How Much Debt Required Filing for Bankruptcy?

This is not a simple question as this has been asked many times to us in our law practice as well as email ( via phone calls and in direct meeting with the clients. Is there any minimum or maximum limit for debt to file for bankruptcy? A simple is NO. It all depends on your own psychological determination to handle it. The big question is how much you can afford to pay every month. Of course, you cannot pay more than what your income level is or what you can send every month minus your regular monthly expenses. Again, it also depends on your age. Let us summarize here to understand this question fully:
What is the size of the total debt? In addition, we need to divide debt into secured debts and unsecured debts. Secured debts are those debts, which has collateral attached with it. For instance, a home or an auto. If you do not pay, the secured creditors would come forward, confiscate the collateral, and file a deficiency judgment against you. To some, a $10,000 debt would be too much. To some, it is tolerable. However, we all know, anything exceeding $100,000 is too much, and if you are on forbearance, the interest rate keeps going. It is just a temporary umbrella where for the time being you are not paying.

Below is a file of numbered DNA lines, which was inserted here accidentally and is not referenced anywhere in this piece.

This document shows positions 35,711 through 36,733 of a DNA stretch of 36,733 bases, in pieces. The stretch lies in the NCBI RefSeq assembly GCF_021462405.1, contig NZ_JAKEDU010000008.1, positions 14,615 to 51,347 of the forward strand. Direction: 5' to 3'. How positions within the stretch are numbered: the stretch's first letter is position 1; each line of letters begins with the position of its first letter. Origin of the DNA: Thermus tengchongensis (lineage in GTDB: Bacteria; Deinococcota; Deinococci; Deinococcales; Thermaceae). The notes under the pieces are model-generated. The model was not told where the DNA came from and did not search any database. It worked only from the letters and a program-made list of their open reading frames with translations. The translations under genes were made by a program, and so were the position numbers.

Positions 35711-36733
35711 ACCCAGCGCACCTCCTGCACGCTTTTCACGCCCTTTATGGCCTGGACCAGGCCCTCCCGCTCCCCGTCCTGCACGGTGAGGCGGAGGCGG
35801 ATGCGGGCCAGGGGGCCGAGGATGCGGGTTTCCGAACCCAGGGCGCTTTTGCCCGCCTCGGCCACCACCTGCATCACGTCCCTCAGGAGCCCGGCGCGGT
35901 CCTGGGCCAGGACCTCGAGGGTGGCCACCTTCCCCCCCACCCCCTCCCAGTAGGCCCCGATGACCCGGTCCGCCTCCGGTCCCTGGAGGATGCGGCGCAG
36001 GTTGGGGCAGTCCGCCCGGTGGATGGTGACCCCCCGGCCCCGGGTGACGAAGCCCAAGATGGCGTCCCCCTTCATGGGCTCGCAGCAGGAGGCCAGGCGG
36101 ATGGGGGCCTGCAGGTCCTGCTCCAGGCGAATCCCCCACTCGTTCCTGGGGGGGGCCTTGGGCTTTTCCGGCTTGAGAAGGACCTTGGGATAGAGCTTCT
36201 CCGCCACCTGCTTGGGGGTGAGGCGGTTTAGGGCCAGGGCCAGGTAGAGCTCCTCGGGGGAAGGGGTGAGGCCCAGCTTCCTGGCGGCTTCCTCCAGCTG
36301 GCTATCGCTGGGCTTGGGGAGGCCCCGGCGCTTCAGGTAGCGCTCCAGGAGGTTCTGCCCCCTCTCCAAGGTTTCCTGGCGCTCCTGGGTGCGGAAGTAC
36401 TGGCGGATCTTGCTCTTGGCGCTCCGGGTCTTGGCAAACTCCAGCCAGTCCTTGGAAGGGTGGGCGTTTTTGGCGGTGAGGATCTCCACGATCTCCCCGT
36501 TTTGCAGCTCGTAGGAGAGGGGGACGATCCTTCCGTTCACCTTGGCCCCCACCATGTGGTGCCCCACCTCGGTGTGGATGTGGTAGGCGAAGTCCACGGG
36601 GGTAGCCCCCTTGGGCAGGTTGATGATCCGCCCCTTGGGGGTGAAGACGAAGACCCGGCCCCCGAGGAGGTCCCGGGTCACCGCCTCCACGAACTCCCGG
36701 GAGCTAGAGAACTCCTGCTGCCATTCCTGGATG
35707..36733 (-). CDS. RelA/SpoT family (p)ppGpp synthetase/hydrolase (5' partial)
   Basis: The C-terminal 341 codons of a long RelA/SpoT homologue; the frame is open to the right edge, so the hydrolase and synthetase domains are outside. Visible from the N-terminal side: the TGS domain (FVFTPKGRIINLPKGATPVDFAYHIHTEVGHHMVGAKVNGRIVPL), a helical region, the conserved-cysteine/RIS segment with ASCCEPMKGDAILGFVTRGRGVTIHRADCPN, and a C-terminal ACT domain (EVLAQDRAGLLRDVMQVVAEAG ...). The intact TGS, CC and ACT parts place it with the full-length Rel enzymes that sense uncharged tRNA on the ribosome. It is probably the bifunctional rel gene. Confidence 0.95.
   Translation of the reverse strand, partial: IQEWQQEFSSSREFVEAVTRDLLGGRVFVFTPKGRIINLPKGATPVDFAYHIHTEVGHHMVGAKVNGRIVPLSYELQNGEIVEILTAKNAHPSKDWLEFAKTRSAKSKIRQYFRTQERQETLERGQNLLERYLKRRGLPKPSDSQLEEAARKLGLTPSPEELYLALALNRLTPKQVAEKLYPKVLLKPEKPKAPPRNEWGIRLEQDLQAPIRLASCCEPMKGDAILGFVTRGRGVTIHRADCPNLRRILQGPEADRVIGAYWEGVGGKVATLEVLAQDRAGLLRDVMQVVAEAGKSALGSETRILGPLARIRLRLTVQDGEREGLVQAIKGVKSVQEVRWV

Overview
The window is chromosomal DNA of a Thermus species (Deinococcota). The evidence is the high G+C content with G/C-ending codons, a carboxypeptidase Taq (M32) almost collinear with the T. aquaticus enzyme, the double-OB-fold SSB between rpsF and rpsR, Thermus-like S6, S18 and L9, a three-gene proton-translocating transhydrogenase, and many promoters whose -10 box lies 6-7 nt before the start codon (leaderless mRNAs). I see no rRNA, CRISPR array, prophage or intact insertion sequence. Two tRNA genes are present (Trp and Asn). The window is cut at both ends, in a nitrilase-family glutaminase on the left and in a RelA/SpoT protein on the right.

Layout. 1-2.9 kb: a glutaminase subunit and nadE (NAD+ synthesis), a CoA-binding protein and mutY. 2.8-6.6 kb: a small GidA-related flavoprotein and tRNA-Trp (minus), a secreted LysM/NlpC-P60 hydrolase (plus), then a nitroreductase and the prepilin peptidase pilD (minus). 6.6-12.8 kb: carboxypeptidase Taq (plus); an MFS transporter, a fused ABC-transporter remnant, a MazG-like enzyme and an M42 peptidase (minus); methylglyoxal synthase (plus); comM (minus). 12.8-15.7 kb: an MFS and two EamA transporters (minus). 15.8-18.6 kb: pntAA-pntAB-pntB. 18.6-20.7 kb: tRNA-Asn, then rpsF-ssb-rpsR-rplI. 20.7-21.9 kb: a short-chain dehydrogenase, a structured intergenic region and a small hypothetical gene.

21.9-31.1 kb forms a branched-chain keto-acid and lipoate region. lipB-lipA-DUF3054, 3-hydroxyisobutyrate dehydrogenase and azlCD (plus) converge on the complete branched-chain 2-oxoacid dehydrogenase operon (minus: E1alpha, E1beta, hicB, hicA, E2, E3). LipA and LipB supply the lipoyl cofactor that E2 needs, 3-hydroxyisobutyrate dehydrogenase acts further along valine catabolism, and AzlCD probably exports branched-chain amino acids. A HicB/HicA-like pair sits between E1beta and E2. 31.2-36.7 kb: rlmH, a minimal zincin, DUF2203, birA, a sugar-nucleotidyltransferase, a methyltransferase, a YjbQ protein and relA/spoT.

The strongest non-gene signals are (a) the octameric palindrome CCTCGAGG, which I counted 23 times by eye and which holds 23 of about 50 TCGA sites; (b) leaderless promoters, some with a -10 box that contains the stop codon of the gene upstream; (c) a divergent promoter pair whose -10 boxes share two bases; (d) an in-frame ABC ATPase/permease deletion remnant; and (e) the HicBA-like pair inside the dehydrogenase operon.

– Bankruptcy might be helpful to you, as this would free your unsecured debts so that more funds will be available to you to address the student loan repayment.
– If you are younger, it is possible to pay more so that when you enter into more responsible period as when you marry and have children, it would become more difficult to make the student loans payments. It is also possible your spouse will have a student loan also.
– No need to have continuous forbearance all the time.
You probably can pay more if you get some big money like inheritance, annual allowance, or just big chunk of money from any of family source. Don’t waste it on some needless purchase. Pay toward your student loan.
– You should sit down and address this student loan issue. Continuously postponing and throwing student loan letters is no solution. Take the bull by the horn—yes, that should be the approach.


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